PlatinumGames is working on a “large-scale” unannounced IP

0

Bayonetta developer PlatinumGames currently has multiple games in various stages of development, including some unannounced IP described by as “large-scale projects” by studio president Atsushi Inaba.

In a recent Famitsu article detailing the developer’s future plans, Inaba explained that smorgasbord of projects will be brought to market with assistance from a range of publishers.

“There are a few unreleased titles,” said Inaba. “Some of which are on the brink of production, and some of which are still in their infancy.” The president was hesitant to reveal more, explaining “we can’t say anything because they’re announced by the publisher.” 

Currently, the studio is developing Bayonetta 3 for the Nintendo Switch and is targeting a release date of October 28, 2022. The only other game it has spoken about has been referred to as Project GG, which was first teased back in 2020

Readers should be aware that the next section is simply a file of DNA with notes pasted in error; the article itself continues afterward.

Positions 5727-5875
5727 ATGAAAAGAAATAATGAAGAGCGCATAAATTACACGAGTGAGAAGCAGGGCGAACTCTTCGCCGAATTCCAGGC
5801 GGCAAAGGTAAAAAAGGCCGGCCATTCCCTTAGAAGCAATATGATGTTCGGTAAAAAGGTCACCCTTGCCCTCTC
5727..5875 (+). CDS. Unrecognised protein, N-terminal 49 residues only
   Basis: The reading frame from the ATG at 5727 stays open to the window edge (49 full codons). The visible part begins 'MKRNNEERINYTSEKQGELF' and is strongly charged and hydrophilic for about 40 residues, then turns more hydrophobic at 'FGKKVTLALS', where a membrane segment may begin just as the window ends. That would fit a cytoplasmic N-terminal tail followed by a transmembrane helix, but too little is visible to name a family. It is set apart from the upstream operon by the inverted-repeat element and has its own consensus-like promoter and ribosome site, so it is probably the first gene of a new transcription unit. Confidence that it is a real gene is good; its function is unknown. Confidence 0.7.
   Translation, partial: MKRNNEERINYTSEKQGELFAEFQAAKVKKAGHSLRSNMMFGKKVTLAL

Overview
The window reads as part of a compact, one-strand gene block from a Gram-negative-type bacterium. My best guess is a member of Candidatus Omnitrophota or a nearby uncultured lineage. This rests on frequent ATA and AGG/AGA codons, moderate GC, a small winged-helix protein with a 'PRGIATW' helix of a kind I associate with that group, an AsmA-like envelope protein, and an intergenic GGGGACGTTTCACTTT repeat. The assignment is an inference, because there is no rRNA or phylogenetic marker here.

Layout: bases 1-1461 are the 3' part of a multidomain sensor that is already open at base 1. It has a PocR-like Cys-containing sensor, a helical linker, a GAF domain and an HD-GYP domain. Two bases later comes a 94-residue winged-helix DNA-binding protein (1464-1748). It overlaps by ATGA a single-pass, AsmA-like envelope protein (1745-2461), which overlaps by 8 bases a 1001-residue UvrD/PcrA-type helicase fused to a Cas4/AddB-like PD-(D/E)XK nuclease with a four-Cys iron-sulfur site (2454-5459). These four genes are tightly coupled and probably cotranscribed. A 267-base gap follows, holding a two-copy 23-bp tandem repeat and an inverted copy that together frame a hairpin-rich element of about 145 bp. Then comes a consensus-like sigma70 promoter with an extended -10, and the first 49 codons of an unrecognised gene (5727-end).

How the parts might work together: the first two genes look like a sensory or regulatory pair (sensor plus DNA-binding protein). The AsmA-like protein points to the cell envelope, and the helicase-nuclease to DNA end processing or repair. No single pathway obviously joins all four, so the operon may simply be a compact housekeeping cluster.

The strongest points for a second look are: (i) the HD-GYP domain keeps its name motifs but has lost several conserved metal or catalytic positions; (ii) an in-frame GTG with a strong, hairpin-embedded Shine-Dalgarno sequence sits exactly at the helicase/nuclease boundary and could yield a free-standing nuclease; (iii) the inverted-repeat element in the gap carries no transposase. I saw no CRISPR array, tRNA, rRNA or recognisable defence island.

PlatinumGames wants a bigger, livelier future

With various games at different stages of development, Inaba is eager to bring on more talent to bolster Platinum’s production capabilities. “My future goal is to exceed 1,000 employees […] I wonder if that will happen in the future,” he told Famitsu.

PlatinumGames has an office in Osaka and another in Tokyo, and Inaba made it clear he would like to open another office in Japan. “I don’t intend to stay in Tokyo,” he continued. “There are other places where game creators gather, such as Hakata and Sapporo.”

Earlier in the week, PlatinumGames brought on former Nintendo Europe executive Takao Yamane to serve as its chief business officer. Yamane joined Platinum to “help their dreams become reality.” 

Part of those dreams involve live service titles — the Square Enix-published Babylon’s Fall from March was its first foray into the genre, and Inaba previously stated he wants the studio to create titles “that can be loved for a longer period of time.” 

Single-player games will still be a part of the studio’s slate, however, but Inaba claims that adapting to the live service market is “absolutely necessary.” 

Comments
Loading...